In contrast, the African languages were confined to informal domains of use and had less overtly recognised prestige, even when occurring as regional linguae francae among larger populations (Simpson 2008:3).
However, it goes beyond these arguments and illustrates how this could become tenable through the development of linguae francae that can be used across borders in Africa.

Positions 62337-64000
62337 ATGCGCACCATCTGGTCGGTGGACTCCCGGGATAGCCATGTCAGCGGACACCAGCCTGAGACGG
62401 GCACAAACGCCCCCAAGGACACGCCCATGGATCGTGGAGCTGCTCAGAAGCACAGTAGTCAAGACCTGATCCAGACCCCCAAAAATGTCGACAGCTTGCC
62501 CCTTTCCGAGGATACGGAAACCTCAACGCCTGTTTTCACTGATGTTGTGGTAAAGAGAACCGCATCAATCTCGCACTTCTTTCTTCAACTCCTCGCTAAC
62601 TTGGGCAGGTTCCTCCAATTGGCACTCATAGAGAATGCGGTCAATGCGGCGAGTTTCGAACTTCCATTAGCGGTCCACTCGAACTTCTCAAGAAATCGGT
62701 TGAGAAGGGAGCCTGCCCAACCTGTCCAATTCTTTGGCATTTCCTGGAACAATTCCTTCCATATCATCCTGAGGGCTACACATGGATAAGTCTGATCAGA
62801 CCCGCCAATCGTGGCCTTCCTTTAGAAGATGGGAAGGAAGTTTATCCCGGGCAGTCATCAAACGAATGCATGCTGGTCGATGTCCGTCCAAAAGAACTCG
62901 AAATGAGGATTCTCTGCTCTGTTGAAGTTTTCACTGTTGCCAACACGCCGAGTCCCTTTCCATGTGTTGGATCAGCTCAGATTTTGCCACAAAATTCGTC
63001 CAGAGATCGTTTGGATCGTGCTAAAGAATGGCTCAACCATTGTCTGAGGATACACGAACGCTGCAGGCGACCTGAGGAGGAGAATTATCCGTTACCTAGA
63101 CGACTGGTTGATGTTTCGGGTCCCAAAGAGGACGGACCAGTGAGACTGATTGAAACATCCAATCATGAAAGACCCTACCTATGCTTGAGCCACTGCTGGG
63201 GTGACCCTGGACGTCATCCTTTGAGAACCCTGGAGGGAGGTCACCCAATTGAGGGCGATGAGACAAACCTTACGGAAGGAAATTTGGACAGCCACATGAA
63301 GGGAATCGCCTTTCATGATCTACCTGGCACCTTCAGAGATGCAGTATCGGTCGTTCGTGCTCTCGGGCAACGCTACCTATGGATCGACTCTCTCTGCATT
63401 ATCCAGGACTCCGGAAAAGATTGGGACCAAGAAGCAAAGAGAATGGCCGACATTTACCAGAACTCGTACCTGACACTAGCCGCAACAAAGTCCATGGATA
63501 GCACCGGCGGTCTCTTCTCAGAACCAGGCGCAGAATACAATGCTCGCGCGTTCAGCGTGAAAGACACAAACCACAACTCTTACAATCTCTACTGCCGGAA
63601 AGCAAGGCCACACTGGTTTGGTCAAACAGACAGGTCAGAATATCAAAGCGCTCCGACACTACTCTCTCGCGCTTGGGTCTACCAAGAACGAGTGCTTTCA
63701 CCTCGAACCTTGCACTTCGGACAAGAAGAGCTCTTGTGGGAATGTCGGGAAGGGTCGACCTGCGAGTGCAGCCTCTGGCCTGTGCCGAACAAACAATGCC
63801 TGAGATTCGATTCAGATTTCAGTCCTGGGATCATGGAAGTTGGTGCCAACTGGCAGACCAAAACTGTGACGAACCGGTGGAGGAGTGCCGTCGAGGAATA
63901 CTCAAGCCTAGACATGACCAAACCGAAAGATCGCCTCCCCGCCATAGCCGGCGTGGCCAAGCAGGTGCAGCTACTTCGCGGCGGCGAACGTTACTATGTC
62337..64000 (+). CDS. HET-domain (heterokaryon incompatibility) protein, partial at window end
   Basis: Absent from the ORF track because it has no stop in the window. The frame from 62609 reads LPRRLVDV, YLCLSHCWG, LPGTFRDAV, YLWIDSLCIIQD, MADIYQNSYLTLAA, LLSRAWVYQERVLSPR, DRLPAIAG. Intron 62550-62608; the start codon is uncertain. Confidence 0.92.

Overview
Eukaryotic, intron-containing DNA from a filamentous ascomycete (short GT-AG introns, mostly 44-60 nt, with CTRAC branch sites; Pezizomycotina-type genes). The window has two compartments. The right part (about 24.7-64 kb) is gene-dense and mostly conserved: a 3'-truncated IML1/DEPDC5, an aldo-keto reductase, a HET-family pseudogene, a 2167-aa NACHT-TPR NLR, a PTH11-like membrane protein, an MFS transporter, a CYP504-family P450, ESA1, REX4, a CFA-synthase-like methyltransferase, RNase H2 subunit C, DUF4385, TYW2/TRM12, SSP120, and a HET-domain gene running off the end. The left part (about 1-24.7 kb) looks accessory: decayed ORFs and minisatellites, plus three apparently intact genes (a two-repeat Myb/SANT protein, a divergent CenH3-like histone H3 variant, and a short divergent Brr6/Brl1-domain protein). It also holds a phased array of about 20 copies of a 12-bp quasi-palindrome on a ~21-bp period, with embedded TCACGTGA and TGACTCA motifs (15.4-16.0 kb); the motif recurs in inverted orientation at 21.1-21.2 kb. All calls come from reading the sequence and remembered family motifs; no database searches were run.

If so, can they be developed to serve as regional linguae francae with several nations sharing the burden of developing and documenting these languages if they are not documented?
These two languages are the most widely used linguae francae in Africa today.
We need to explore the possibility of having linguae francae in other African regions.